PC-SHOP: Improving food shopping habits to prevent cardiovascular disease
The PC-SHOP trial is a new study led by the University of Oxford in collaboration with Tesco. It is funded by the National Institute for Health Research (NIHR) Collaboration for Leadership in Applied Health Research and Care Oxford.
This small study aims to develop and test the feasibility of a new method of helping people to lower their intake of saturated fats (mostly fats from animal sources such as butter or meat) and reduce the amount of ‘bad’ LDL-cholesterol in the blood. High levels of LDL-cholesterol can increase the risk of developing cardiovascular disease, including heart attacks and strokes. This is one of the leading cause of death in the UK and is strongly influenced by diet.
Reducing the intake of saturated fats by swapping foods for others that are lower in saturated fat can lead to big reductions in the amount of LDL-cholesterol.
How will people be selected to take part?
There will be no opportunity for people to actively enrol in this study.
Working with GP surgeries in Oxfordshire, eligible participants will be invited to take part in the study by Oxford University researchers and their GP if they have previous blood test results on their medical record that show a higher than normal cholesterol level and their GPs consider they would likely benefit from improving their diet.
Of those identified, 112 people who regularly shop at Tesco with a clubcard who are willing to consent to the researchers accessing their clubcard data will be invited to take part in the study.
What will the study involve?
Participants will be randomly assigned to one of three groups. One group of participants will have a single one-to-one appointment with a practice nurse or health professional at their GP practice where they will receive some general advice on the importance of dietary change and the benefits of reducing their intake of saturated fat.
A second group of participants will receive the same appointment with the nurse and will also receive a personalised report each month with information of the saturated fat content of their food purchases from Tesco, as well as specific alternative foods to swap in order to decrease the total saturated fat content of their baskets.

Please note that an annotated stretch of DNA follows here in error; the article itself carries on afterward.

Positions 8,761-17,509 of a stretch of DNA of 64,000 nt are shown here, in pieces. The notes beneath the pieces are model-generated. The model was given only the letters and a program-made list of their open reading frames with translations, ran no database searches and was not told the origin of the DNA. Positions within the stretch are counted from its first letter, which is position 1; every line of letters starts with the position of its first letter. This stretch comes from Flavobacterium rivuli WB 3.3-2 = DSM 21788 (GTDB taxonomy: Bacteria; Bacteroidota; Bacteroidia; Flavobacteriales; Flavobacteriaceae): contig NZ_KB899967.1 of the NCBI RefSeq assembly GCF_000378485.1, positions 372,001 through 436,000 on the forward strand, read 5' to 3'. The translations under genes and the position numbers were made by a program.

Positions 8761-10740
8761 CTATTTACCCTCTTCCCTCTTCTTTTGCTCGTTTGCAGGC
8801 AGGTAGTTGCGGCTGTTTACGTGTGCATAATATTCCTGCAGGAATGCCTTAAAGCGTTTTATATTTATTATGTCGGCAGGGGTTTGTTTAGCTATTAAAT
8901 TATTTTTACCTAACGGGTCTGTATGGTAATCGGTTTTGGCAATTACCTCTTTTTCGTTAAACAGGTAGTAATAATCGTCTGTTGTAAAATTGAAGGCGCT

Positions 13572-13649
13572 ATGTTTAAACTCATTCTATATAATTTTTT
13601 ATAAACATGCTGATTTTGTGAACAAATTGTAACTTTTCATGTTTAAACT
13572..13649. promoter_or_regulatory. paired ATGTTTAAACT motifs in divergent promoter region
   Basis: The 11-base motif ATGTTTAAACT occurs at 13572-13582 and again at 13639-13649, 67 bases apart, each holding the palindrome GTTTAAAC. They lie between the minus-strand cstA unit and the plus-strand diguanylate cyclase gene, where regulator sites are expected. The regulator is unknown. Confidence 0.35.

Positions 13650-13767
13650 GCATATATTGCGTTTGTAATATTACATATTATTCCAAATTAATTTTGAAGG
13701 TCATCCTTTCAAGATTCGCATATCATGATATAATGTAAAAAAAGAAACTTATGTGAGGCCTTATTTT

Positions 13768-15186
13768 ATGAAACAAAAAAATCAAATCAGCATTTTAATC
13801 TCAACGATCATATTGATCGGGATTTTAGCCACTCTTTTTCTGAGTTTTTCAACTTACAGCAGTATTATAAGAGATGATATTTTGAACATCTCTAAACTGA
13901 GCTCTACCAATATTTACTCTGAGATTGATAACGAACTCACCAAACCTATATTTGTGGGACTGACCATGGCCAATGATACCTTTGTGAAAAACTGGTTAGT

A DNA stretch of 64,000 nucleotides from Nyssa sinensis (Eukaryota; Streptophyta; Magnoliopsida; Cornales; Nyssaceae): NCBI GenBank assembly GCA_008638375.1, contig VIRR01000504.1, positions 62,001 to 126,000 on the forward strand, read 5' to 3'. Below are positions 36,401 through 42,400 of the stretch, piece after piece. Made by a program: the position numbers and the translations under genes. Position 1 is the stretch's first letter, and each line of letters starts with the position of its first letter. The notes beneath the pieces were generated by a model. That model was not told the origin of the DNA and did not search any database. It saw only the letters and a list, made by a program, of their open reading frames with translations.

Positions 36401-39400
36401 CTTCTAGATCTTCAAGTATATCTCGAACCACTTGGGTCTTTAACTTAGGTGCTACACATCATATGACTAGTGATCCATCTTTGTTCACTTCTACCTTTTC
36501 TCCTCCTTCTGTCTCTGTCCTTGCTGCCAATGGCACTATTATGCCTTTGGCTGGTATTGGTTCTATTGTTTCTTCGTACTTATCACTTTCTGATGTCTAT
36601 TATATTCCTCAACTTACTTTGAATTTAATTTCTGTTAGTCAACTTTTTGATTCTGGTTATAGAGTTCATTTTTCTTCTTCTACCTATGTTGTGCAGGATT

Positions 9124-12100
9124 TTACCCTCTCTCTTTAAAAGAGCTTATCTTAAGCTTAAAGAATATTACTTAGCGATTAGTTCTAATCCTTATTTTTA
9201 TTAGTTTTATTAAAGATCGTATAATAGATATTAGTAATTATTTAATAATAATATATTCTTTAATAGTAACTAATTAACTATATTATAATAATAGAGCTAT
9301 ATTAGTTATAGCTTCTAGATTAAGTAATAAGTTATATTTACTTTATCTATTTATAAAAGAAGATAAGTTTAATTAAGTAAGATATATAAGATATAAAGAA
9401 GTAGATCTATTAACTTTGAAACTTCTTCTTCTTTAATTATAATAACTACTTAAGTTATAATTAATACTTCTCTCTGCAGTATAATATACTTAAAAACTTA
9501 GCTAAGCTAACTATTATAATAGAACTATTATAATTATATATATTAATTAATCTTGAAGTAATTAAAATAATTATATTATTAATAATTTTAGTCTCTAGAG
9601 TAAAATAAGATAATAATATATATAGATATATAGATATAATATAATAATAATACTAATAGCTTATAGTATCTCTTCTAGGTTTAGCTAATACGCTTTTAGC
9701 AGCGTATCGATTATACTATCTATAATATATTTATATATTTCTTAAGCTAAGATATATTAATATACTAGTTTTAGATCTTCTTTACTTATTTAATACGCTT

The control group will be provided with their blood test results which is considered the usual care.
All participants will be followed-up after three months to evaluate the change in their saturated fat intake, shopping habits and their LDL-cholesterol levels.
How will Tesco clubcard data be used?
All participants will provide informed consent to the Oxford University study team to take part in the study. They will explicitly consent for Tesco to provide researchers with information on their food purchases from their clubcard. in order to provide them with personalised feedback on their food shopping. Tesco will not receive any additional information about participants as a result of the study.
Dr Carmen Piernas Sanchez, Research Fellow in Oxford University’s Nuffield Department of Primary Care Health Sciences, said:
“We know from previous research that simple food swaps can help people to reduce their saturated fat content. However, these previous studies have only achieved success either by giving specific foods to people or by providing intensive support and advice from nutrition specialists.
"The key difference with our study is that we will link general advice from the health professional with personalised feedback based on their food shopping. We aim to evaluate this innovative approach on a small scale, and if successful, we will plan a much larger study in the future.”
The views expressed are those of the author(s) and not necessarily those of the NHS, the NIHR or the Department of Health.